If you are suffering from hammertoes, it is important to seek help sooner rather than later, as they will not heal without treatment. Treatment options include:
- Changing footwear
- Padding the corns and calluses that form
- Trimming the corns and calluses
- Custom orthotics
- Anti inflammatory medications
- Splinting the affected toe.
Surgery may also be recommended in more severe cases.
You don’t need to suffer with hammertoes. Contact our office today, and we can begin down theroad to treatment with you!
Heel Issues & Disorders
Heel Issues & Disorders
The heels are the part of the foot that contacts the ground first while walking, and therefore suffers a great amount of wear, pressure, and stress. This makes injuries and disorders in the heel particularly debilitating and painful, and many of these issues stem from the stress that the heel bone and its surrounding tissues suffer from daily living. Heels can undergo unnatural stress due to injuries, high-impact physical activity (sprinting, leaping), and wearing low-quality or ill-fitting shoes. One common heel affliction is plantar fasciitis, and its related issues, heel spurs and bursitis.
Heel treatment typically includes rest, medication, compression, exercise, medical footwear, and wraps. Invasive surgery is usually not necessary for these issues, but a qualified podiatrist like Dr. Young can provide you with the proper advice, medication and equipment to ensure a full recovery of one of the most important parts of your foot. If you are a Metro-Detroit resident whose heel has been bothering you for an extended period of time, contact Dr. Young in the window below with your symptoms for a treatment recommendation.
Does standing on tiptoe make you wince with pain? You may have metatarsalgia, or inflammation of the ball of the foot.
Symptoms and Causes
- Metatarsalgia can make your feet extremely uncomfortable, with symptoms including:
- Sharp pain or dull ache just behind the toes on the ball of the foot.
- Pain that worsens while walking, running or jumping and improves when at rest.
- Numbness or pain in the toes.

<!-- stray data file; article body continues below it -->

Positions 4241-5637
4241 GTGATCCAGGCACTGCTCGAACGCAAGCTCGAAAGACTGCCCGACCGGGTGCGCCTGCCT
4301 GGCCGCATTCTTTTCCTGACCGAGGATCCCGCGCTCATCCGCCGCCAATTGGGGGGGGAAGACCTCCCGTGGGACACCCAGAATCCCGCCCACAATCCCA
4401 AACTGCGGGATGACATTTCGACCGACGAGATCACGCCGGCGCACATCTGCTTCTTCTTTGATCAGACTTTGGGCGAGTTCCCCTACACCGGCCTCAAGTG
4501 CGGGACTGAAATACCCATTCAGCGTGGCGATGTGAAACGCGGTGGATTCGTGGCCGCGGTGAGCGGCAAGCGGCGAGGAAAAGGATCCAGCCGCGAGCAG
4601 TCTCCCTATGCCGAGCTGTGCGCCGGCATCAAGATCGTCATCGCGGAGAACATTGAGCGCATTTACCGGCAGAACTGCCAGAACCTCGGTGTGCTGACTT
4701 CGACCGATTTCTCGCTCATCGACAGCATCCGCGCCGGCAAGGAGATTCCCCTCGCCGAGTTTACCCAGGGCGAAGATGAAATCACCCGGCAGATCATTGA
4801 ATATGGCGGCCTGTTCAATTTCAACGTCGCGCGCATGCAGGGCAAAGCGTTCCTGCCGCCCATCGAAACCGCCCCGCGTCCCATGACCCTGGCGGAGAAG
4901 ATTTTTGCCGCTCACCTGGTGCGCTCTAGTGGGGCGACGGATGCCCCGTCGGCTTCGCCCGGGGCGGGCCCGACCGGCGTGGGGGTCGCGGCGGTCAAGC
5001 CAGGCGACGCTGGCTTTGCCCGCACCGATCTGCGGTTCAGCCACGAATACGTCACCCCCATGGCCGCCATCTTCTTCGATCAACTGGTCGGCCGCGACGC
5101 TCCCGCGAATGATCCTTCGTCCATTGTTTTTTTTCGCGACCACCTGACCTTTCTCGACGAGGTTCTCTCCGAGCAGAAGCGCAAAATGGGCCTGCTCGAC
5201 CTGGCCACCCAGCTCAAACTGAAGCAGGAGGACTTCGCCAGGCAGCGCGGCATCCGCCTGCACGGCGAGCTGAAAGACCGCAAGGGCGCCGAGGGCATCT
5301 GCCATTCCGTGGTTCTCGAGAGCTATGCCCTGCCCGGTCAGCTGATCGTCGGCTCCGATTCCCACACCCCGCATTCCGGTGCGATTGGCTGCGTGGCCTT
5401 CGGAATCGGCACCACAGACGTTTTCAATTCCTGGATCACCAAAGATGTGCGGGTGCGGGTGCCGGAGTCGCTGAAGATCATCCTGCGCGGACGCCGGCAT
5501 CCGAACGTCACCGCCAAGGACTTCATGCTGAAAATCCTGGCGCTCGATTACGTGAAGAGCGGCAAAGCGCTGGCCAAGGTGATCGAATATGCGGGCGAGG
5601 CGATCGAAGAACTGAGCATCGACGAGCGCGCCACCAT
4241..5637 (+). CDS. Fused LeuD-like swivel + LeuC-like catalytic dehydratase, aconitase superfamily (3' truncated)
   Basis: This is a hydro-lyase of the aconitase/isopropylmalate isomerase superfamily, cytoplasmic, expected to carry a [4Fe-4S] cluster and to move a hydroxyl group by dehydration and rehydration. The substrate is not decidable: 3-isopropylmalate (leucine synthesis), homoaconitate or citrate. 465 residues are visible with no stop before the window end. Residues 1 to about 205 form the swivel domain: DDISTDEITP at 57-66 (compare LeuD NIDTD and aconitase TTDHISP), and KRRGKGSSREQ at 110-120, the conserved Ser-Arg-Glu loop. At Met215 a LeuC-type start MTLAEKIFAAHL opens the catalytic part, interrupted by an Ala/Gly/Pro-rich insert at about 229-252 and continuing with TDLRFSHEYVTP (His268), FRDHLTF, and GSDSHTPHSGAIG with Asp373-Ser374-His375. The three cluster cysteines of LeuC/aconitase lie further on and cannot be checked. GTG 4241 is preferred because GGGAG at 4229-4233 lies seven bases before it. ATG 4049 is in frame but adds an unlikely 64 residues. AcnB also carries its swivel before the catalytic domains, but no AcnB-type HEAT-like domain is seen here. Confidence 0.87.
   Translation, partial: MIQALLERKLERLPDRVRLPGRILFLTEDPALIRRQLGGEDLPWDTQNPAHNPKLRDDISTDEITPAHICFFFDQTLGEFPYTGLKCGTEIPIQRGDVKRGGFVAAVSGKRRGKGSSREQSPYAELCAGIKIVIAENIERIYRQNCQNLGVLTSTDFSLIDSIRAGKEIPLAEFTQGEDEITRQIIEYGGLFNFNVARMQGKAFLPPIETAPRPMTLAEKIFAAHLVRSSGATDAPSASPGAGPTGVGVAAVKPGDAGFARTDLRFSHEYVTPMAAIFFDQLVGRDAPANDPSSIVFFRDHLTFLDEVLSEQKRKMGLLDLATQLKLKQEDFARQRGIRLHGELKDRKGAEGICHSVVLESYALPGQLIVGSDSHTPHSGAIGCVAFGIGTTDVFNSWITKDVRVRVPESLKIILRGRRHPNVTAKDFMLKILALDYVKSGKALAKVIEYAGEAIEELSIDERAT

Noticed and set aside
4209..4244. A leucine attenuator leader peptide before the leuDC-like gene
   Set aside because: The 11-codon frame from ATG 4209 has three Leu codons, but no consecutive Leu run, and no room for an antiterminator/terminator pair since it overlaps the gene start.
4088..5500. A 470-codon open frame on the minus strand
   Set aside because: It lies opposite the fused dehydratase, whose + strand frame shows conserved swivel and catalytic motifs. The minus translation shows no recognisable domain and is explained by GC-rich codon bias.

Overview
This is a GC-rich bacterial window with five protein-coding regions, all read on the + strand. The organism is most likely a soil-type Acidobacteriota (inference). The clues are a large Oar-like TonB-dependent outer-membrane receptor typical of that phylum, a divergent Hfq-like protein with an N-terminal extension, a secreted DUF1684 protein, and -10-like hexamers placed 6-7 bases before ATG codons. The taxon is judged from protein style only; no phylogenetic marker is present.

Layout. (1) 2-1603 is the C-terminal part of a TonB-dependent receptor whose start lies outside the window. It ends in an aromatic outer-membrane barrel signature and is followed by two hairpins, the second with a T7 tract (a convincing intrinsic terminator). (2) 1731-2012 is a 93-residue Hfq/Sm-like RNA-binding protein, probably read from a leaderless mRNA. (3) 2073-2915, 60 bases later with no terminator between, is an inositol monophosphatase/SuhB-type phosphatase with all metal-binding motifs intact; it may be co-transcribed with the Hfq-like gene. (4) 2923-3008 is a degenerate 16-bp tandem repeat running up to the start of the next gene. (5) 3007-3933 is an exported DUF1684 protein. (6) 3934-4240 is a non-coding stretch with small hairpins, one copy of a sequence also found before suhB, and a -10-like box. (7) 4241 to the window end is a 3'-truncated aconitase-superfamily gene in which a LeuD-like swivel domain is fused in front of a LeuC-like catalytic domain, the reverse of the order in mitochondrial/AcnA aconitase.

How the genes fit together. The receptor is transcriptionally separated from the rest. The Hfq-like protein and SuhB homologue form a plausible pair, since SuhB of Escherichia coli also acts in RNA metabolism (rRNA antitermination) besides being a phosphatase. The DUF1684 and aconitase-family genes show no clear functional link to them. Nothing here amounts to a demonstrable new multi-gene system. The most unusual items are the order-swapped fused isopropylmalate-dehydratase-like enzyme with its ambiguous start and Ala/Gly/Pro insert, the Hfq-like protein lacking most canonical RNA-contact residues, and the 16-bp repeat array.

- Pain in the feet that worsens when barefoot.
While there is occasionally one singular cause for metatarsalgia, it is typically caused by several factors, including:
- Improper foot alignment
- Improper walking mechanics
- Unusual foot shape
- Intense training and activity
- Excess weight
- Tight shoes
- Morton’s Neuroma
- Stress fractures
Often pain in the foot can be healed with a day or two of rest, some ice and over the counter pain medication. However, if your pain is severe or ongoing, it may be time to see a podiatrist.
What are Neuromas?
euromas, sometimes known as Morton’s neuroma, is a nervous issue when the outer coating of a nerve within your foot becomes thicker. This nerve thickening typically happens when two bones frequently rub together, and the area between the fourth and third toes is the most susceptible to neuromas, although the area between the third and second toes can also be afflicted. Other nerve-related issues, such as diabetes or alcoholism, can also cause neuroma-like symptoms.
What are the Symptoms of a Neuroma?
Pain and discomfort from neuromas typically happen over time and gradually worsen. You may experience cramping, numbness, burning, or tingling in the suspected area. These symptoms may worsen or appear after a sustained period of walking or standing, and many relate the sensation to standing on an electrical cord. Rubbing a foot with neuroma can temporarily relieve some symptoms, but speak to your podiatrist if you suspect you have a neuroma.
What causes Neuromas?
Neuromas are typically caused by repeated wear of ill-fitting shoes, or improper walking posture. Your podiatrist can give you tips on purchasing properly fitting shoes and walking habits to prevent neuromas from occuring. If you are a Michigan resident and suspect you have a neuroma, please contact Dr. Young immediately in the form below for treatment recommendations.
Onychomycosis (Foot Fungus)
Onychomycosis (Foot Fungus)
Onychomycosis is a fungal infection of the toenails or fingernails. This ailment causes fingernails or toenails to thicken, discolor, disfigure, and split. At first glance, onychomycosis appears to be only a cosmetic concern. However, without treatment, the toenails can become abnormally thick, forcing the toe to press against the inside of the shoes, causing pressure, irritation, and pain. If the disease continues to progress without treatment, onychomycosis may interfere with standing, walking, and exercising.
Spotting Foot Fungus
Onychomycosis is easily identified by its appearance, but there are similar conditions and infections that can cause similar symptoms. Foot fungus should always be diagnosed by your podiatrist before you begin treatment.
Risk factors making one more susceptible to onychomycosis include:
- Family history
- Advancing age
- Poor health
- Showering in communal showers
- Wearing shoes without good airflow
Treatments for onychomycosis vary depending on the individual and the severity of the case. Recent breakthroughs have yielded new treatments which can cut traditionally long treatment times dramatically. To learn more, schedule an appointment with your trusted podiatrist.
What is Plantar Fasciitis?
The plantar fascia is the ligament-like band off tissue that attaches from your heel to the ball of your foot.The plantar fascia pulls on the heel bone, raising the arch of your foot as it pushes off the ground. However, if your foot moves irregularly, the plantar fascia can get strained. A strained fascia may swell and the tiny fibers it’s composed of may begin to fray, resulting in plantar fasciitis.